December 2004, I flew out of the country for 1 day. Upon entry at the airport I was held for more than 10 hours and my Permanent Resident Card was taken away. Apparently a DV (4th degree) conviction from 1997 affected my residency.
When I went to court, DHS argued that it was an aggravated felony. The judge said it seemed more like a simple assault. My conviction was 365 days in jail with 365 days suspended. In the eyes of Immigration, a 365 day sentence is considered a felony. I had the case reopened and the judge modified it to 188 days in jail with 188 suspended.
In 2004 I was arrested for a firearm possesion (at the time I lived in a gang infested neighborhood). They considered it a felony. I was only given about a week in jail and 3 years of probation in which I will complete in March '09. I was told that after completion I could have it dropped to a misdemeanor and then have it expunged.
In June '07 a judge granted me relief. He gave DHS 30 days to appeal his decision in which on the exact 30th day, they appealed it. 2 weeks ago I received a letter from The Board of Appeals saying they were dismissing the appeal and agreed with the judge's decision.
This past Saturday I received a Notice Of Hearing In Removal Proceedings saying that I have been scheduled for a MASTER hearing before the Immigration Court.
Ok, here is my question....I thought a MASTER hearing was the first time you appear upon a judge for removal proceedings?!?!?! Why am I now scheduled to appear "again"? Is this to completely close my case? Am I having to start all over again? Any help is greatly appreciated....thanks in advance!!!
The notice of hearing indicates that DHS initiated removal proceedings against you and is attempting to remove you from the U.S. You are now scheduled to appear before and immigration judge for him/her to determine whether or not you are subject to removal and if so, if you have any relief available.
During the course of the proceedings you have many rights including but not limited to the right to an attorney of your choice, the right to cross examine witnesses against you and the right to review the evidence against you. You also have several obligations including but not limited to appearing for all hearings (if you don't, the IJ can order you deported in your absence).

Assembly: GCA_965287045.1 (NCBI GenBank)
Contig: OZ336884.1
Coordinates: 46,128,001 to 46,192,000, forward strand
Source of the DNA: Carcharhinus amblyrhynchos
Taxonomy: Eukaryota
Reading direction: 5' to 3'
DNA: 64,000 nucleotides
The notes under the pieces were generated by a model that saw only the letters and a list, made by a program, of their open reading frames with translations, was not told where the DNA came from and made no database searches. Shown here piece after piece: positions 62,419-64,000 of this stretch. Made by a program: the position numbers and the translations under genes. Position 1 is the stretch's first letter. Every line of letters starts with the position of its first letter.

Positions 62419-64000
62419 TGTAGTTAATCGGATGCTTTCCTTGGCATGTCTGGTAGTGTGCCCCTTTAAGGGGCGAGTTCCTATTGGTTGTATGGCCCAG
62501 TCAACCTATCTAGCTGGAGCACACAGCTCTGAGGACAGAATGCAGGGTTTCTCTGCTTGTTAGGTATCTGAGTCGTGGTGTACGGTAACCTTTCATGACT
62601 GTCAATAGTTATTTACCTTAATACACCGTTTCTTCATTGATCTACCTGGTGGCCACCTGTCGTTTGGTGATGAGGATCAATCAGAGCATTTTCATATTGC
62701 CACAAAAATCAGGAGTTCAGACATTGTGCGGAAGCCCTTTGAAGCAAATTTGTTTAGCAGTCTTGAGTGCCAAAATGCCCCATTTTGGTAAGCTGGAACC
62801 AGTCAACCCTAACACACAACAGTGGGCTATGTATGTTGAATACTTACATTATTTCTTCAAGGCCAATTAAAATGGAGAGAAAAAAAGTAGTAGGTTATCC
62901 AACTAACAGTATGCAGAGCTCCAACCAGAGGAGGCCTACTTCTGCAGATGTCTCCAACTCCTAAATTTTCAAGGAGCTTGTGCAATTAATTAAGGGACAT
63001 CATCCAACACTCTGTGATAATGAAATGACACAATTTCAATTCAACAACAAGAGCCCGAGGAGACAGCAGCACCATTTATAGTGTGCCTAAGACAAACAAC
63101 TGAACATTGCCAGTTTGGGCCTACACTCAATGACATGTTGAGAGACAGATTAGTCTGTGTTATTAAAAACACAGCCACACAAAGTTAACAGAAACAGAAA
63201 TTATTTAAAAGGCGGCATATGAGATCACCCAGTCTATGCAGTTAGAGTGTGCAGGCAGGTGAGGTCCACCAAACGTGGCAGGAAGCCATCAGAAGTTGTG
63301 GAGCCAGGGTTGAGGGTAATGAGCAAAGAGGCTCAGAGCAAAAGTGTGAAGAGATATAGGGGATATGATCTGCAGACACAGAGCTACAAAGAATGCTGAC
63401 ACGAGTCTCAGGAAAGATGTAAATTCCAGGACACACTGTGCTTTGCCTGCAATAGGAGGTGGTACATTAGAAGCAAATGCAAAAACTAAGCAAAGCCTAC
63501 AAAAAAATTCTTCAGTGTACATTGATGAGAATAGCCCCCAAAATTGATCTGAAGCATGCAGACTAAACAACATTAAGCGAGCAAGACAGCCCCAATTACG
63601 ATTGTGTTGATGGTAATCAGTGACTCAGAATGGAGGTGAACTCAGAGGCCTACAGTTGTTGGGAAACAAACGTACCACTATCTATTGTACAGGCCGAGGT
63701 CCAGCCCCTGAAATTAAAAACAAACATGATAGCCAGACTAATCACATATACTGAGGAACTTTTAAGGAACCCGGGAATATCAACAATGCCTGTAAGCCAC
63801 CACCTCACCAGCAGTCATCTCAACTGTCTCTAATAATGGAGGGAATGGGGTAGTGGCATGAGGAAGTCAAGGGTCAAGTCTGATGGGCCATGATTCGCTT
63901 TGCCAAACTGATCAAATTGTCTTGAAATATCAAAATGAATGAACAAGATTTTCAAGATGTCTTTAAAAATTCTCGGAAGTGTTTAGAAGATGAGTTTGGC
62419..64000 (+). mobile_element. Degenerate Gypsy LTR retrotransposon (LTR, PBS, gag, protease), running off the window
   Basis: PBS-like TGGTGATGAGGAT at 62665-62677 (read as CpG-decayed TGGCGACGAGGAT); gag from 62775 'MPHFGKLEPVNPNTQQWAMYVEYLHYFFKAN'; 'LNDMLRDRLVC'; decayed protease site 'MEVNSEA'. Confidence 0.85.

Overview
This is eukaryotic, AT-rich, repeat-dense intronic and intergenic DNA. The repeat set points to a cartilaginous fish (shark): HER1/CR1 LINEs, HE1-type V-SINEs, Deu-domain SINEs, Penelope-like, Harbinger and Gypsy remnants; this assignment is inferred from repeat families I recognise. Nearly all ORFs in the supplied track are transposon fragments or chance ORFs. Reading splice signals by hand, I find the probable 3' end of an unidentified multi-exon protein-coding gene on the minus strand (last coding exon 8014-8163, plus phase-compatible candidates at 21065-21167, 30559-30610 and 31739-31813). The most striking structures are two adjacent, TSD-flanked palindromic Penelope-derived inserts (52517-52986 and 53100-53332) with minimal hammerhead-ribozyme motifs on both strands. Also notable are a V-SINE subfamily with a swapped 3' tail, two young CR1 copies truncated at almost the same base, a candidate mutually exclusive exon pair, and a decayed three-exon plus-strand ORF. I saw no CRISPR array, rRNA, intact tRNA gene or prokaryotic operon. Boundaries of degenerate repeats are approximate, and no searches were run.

Based on the circumstances presented and the current state of the law, you should seek legal counsel. Unfortunately, I don't have your Notice to Appear in front of me to review and determine why you are in removal proceedings. You should take the NTA along with certified copies of your convictions to an attorney for review and counsel. Additionally, you should inform your attorney of your entire immigration history including entries and departures into and from the U.S., you family in the U.S. and how long you were a permanent resident.
Choose your immigration attorney wisely. There are many pitfalls in removal proceedings and only experience deportation attorneys will see them. You can choose an immigration attorney from anywhere in the U.S. Immigration law is federal in nature and therefore attorneys only need to be licensed in one state and can practice nationwide. This is your life, so do your homework and select the attorney that is the best fit for you.
If you are not now represented by an attorney, you likely should review your facts and options with one (who can accompany you to your hearings).
A conviction (or guilty plea) of domestic violence against certain family members or others is a basis for deportation. For immigration purposes, it does not matter whether the state classifies the domestic violence offense as a felony or something less.
A conviction for an aggravated felony is another basis for deportation. Thus, while the government likely did not need to characterize your DV conviction as an aggravated felony, the government likely was trying to get as many bases to deport you as possible in the records. The strategy may be to have at least one basis that will stick if there are appeals.
In immigration laws, for deportation issues, the possible sentence under the state statutes is what matters. If the maximum sentence under your state's law is 365 days, it does not matter for immigration purposes whether you were sentenced to 365 days or 188 days or how many days you actually served.
There is a small but critical difference in definition. Immigration law defines a felony as an offense whose possible sentence is 365 days or more. Most (likely all) states define a felony as an offense whose possible sentence is at least a year and one day. The difference of a day makes many offenses that are not considered felonies under the states' statutes felonies for immigration purposes.
You may want to review your facts and options with an attorney.
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